A significant body of economic work establishes that strong, effective intellectual property rights foster innovation, especially in high tech industries. Moreover, innovation creates sustained economic growth and economic growth creates jobs. Accordingly, any commitment to U.S. jobs must start with a commitment to effective IP rights. But what if those intellectual property rights are insufficient? What if patent protection isn’t effect or transparent or enforced? The answer is: investments in innovation won’t happen and neither will job creation.
Intellectual property rights, especially patents, not only safeguard a firm’s innovation, they also serve as a signal for potential venture capital (VC) financing. In a 2009 study investigating how patent applications and grants held by new firms impact their ability to attract VC financing, the authors find that investors rely on patents as signals to overcome the tremendous uncertainty involved in assessing the prospects of potential portfolio companies. The study finds that in the presence of patent applications, VC financing occurs earlier. Confirming the findings of earlier work, this study further establishes that for startup firms the patenting process generates valuable quality signals which assist them in obtaining funding. Patents are believed to reduce information asymmetries between financiers and innovators, thus spurring market entry by startups. Fundamentally, patents facilitate access to VC financing, market entry and job creation. Without patents and an effective IP environment, the process stalls and, in some cases, firms may never emerge.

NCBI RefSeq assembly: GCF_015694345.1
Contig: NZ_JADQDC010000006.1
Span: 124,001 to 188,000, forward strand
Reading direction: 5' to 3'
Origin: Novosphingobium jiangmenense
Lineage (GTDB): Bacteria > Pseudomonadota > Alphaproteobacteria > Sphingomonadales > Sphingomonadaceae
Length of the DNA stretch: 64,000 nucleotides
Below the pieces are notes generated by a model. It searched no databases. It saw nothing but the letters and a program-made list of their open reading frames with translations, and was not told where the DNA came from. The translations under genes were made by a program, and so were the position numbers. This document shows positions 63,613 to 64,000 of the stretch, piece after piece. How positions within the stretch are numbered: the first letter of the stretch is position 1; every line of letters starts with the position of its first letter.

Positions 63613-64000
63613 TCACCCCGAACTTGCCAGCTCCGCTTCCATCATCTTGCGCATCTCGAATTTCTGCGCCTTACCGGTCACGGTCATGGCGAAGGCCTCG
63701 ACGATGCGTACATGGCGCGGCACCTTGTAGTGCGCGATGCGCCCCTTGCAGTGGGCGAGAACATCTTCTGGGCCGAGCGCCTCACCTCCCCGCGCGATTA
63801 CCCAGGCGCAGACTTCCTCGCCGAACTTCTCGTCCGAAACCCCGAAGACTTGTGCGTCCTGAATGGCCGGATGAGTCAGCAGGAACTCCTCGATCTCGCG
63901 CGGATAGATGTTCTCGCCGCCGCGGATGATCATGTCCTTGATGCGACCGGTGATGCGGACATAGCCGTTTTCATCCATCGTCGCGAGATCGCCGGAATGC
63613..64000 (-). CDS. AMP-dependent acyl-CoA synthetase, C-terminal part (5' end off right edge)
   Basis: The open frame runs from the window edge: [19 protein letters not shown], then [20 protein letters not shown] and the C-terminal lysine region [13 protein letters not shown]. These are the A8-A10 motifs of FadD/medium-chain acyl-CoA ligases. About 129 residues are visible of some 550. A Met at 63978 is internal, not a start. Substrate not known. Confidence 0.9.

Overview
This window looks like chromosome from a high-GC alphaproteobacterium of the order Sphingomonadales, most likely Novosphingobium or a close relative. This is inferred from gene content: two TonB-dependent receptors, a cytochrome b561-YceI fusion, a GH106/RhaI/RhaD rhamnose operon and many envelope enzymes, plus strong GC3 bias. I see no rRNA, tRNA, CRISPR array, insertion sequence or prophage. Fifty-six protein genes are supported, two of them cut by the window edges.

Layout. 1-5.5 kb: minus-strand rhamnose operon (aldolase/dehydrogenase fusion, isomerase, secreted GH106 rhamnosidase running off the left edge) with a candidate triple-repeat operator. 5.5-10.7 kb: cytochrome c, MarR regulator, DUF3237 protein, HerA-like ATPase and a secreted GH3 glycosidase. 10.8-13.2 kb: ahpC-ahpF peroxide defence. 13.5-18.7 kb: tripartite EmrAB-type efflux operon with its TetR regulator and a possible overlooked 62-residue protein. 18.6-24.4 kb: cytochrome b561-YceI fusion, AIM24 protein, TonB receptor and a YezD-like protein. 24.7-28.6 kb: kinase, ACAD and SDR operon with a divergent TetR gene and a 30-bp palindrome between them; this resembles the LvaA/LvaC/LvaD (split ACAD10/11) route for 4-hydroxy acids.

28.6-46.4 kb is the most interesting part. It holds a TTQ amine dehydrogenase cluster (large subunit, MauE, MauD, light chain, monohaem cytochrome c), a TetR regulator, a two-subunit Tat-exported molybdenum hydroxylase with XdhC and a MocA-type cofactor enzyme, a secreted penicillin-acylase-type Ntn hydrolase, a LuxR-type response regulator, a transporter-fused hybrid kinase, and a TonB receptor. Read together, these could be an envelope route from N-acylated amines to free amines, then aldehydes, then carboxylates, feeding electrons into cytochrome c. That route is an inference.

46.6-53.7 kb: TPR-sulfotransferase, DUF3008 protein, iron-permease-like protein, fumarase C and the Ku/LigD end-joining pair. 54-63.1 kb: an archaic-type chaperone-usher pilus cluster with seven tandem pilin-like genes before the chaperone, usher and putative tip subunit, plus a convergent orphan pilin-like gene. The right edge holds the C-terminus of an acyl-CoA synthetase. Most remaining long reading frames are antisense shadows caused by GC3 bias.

Admittedly it is difficult to find evidence of “what might have been”. However, there are some striking examples of firms unable to secure a patent that lost their VC funding and disappeared. Case in point, Innate Immune. As described in an earlier IPWatchDog contribution, Stanford immunologist Sam Strober developed a new treatment for Lupus and founded the startup Innate Immune. After recruiting the former director of clinical research at Genentech, Dr. Andrew Pearlman, to be the CEO, Innate Immune lined up venture capitalists ready to commit $30 million to develop the drug. Unfortunately the firm was unable to secure a patent due to the slow pace of approvals at the underfunded, overburdened U.S. Patent Office. The venture capitalists withdrew their funding and the firm, the drug and the jobs never materialized. No patent. No investment. No firm. No jobs.